you can't serve God and have a pet; you aren't capable of driving alone

you can't go 40 miles away from home without permission

you can't spontaneously have a group of folks over to your house without permission

you can't have a mortgage; you can't make up your own teachings, but must parrot Martindale

you are told when you are allowed to be pregnant; you have to submit weekly schedules and get them approved

you have to weigh the proper amount; your finances are subject to scrutiny

you can't write a paper stating that adultery is bad (duh) without being purged

you can only marry from a select group

I see no reason to doubt those that have written these stories, but even if only half are substantiated or unexaggerated it is a sorry state of affairs. Certainly the most condemnable intrusion into people's lives is the pregnancy restrictions. How much heart ache and how many abortions has that caused? The pet ban is simply sad. Even in my own macaroni and cheese days I could afford a cat. This is abundance?

Do TWI believers look forward to the day when these restrictions will be lifted? Will the word go forth from HQ that you can now get a cat or a dog under 25 pounds? That you can have a baby at 31 years old instead of 35? Ridiculous. What will the next dictate of loyalty be? What corner of people's lives will Martindale find to invade? What, if anything, is left? I'd hate to give them any more ideas.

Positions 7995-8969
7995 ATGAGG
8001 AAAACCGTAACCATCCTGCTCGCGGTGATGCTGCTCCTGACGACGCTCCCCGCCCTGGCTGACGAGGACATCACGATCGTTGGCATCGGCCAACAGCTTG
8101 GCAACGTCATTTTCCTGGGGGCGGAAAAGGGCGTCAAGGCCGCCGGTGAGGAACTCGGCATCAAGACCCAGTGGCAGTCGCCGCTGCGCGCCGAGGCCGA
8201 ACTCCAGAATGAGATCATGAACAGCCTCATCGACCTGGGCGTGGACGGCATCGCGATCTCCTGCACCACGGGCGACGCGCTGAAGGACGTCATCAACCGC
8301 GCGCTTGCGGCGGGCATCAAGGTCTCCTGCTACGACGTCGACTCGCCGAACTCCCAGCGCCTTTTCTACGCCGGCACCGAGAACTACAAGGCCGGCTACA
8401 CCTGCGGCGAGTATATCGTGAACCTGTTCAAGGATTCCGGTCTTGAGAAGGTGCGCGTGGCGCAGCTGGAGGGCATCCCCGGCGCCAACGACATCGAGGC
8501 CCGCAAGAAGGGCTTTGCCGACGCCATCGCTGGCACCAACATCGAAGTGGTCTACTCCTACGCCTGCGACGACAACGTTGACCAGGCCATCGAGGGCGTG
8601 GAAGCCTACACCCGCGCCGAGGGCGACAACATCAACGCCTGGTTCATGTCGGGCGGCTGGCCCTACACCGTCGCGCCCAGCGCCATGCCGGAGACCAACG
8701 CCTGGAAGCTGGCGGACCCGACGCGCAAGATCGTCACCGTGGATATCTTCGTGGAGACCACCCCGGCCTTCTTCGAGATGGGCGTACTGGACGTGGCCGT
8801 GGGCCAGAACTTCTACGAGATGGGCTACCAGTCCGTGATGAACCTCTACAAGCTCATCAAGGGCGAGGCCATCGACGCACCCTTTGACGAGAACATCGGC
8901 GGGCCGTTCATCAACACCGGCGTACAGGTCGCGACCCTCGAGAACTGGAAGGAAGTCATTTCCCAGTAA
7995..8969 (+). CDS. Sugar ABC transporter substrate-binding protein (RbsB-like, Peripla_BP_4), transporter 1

Here is a message for any one still involved in TWI - things are not gonna get better. You're not gonna be able to reform it from inside.

Leaving was the best thing I ever have done. It was a difficult decision that once acted upon brought immediate relief and positive results. I walked out of a closed community into a world where I thought by leaving the Way behind I would have no ties, no friends, no life, no driving ambition. Instead, I found family ties, friends, a life that was my own to lead with plenty of things to do. It took time to heal and to rebuild, which is normal after any kind of separation, of course. I am most thankful that I got out in time to reestablish my relationship with my parents before it was too late and they were gone.

Thanks for compiling and making public the information on TWI on your web site. I am sure the balanced, objective approach taken is helping many individuals recover from or avoid the damage TWI can do.

Thomas J. (T. J.) Johnson